The popular researcher

What does it mean to be human? Since his student days at Aarhus University, Svend Brinkmann has explored this question, in both academic and popular contexts. Meet the psychology professor who said no to Vild med Dans, even though he was tempted. And who finds it difficult to say whether he can imagine returning to AU.

[Translate to English:] Svend Brinkmann
”During my time as a student, we had a great deal of freedom and responsibility to organise our own student lives. I don’t think students would accept this today, and perhaps they shouldn’t. Even so, I feel somewhat nostalgic for the way we used to study. There needs to be a balance, because some students cannot navigate it all themselves. But we also risk doing the students a disservice if we assume they cannot cope with being thrown in at the deep end”, says Svend Brinkmann. Photo: Joachim Ladefoged
[Translate to English:] Svend Brinkmann i universitetsparken
A young Svend Brinkmann in the University Park in 2003. This photo is from an article in AU’s then university paper “Information and Debate”, in which the PhD student Svend Brinkmann discussed the book “Det meningsfulde liv” [”The meaningful life”], the writing of which he initiated with Master of Arts Cecilie Eriksen (right). Photo: Hans Plauborg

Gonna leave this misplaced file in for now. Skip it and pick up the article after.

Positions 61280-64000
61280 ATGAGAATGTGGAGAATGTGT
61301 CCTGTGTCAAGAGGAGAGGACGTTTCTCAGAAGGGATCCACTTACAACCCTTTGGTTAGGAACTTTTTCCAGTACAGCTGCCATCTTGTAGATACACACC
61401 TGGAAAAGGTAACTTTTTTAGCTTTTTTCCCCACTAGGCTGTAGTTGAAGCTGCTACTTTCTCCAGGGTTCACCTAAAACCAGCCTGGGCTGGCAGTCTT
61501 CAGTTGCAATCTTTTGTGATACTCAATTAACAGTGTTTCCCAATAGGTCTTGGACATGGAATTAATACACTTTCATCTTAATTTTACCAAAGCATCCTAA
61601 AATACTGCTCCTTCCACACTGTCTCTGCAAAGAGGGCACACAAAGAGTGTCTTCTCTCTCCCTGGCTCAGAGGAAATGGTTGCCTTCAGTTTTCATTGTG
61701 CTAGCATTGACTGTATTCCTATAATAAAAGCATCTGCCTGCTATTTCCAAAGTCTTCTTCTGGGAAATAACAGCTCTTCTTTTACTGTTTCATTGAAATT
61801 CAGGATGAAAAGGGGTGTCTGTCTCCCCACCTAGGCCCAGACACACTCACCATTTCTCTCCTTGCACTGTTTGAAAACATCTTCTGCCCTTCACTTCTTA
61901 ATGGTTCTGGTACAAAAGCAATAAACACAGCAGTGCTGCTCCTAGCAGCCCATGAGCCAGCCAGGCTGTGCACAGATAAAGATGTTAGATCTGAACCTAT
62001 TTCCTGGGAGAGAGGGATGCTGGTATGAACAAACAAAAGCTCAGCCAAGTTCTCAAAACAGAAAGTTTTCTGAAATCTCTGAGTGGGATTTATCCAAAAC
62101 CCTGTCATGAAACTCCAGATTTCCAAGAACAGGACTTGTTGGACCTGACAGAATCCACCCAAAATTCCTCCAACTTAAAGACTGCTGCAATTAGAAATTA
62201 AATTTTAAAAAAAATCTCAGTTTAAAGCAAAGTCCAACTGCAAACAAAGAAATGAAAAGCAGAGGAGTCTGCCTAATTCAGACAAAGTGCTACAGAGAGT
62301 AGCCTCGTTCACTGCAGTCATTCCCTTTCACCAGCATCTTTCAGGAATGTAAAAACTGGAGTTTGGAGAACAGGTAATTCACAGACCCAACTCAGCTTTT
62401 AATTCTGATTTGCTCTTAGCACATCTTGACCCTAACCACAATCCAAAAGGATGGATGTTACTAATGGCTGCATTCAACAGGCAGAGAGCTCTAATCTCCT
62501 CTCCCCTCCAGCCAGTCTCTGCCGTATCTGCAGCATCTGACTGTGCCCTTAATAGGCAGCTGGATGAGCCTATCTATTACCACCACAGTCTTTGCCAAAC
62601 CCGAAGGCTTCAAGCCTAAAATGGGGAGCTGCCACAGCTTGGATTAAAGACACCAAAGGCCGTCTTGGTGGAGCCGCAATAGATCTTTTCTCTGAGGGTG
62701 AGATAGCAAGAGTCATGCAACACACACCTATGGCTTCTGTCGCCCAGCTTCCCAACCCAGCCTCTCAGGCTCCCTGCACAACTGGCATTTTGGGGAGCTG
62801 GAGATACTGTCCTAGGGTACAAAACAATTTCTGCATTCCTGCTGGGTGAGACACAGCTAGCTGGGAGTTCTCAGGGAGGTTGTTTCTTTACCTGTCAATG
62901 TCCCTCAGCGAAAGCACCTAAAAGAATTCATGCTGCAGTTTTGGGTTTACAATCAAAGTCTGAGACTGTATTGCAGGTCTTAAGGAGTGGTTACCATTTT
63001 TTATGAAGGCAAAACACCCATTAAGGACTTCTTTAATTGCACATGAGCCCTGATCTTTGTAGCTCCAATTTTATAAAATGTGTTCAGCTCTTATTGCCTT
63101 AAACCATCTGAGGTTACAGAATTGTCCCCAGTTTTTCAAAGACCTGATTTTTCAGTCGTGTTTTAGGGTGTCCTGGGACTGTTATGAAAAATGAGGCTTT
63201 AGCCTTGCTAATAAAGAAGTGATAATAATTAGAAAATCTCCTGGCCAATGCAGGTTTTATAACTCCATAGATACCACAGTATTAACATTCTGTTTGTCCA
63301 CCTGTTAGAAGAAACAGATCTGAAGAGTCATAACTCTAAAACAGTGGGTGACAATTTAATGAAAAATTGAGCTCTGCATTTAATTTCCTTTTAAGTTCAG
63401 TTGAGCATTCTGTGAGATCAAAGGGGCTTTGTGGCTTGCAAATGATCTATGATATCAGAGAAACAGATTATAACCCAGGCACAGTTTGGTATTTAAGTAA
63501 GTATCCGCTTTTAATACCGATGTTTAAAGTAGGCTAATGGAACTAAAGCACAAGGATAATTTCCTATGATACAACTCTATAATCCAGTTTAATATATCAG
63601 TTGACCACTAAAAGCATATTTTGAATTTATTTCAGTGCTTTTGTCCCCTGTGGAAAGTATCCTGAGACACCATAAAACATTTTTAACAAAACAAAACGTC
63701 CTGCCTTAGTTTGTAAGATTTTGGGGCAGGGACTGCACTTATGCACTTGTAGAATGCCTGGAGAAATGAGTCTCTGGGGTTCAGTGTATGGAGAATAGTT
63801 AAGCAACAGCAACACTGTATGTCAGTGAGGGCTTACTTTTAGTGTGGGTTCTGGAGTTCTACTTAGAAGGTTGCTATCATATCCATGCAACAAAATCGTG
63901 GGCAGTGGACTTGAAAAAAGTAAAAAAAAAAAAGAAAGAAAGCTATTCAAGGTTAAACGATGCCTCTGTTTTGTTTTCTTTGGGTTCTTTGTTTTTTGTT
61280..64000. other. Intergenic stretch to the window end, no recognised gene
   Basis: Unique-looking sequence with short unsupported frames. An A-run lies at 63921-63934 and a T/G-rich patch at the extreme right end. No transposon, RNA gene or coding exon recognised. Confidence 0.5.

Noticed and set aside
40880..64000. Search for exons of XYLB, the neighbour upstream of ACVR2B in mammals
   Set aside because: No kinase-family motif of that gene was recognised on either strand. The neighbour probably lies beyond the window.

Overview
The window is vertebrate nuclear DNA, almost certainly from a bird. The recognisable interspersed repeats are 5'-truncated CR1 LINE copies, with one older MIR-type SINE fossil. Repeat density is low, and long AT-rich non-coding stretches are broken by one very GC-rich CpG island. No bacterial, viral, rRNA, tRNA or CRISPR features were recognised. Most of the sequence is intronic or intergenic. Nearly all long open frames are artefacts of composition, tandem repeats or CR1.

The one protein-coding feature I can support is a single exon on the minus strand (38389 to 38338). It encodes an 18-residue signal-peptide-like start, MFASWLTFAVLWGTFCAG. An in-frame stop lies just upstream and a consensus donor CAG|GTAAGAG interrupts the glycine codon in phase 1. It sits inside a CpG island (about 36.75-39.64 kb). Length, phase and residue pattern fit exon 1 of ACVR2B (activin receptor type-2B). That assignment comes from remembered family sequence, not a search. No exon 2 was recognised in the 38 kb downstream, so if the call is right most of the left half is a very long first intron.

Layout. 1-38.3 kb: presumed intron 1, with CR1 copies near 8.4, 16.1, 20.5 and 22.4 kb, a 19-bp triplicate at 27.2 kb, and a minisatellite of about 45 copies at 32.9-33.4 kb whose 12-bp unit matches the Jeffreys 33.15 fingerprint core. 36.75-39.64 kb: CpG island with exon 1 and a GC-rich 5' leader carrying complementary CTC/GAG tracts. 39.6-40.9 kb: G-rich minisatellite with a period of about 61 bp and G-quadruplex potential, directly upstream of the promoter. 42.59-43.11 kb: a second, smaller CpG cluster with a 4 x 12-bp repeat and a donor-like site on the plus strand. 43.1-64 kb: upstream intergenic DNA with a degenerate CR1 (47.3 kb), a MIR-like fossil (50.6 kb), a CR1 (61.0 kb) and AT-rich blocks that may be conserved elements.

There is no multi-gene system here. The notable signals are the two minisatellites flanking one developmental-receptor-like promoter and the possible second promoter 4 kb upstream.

Svend Brinkmann had his first taste of celebrity when he was a PhD student at Aarhus University at the end of the 2000s. Whilst at the Steno Museum with his small children, watching the slow swing of Foucault’s pendulum in the museum foyer, another museum visitor tapped him on the shoulder and asked for a selfie.

“I was totally shocked. Both about the selfie, because smart phones were still quite new back then, but also because he wanted to have a selfie with ME. At that time, I had only published a single book, which was about the American philosopher John Dewey, and he must have seen my small photo on the inside of the dust jacket, says Svend Brinkmann, who went on to tell his equally surprised friends about the incident.

Since then, requests for selfies have become part of everyday life for Svend Brinkmann, who, in addition to his academic job as a professor of general psychology at Aalborg University, is a highly in-demand lecturer, radio host and author of more than 20 books.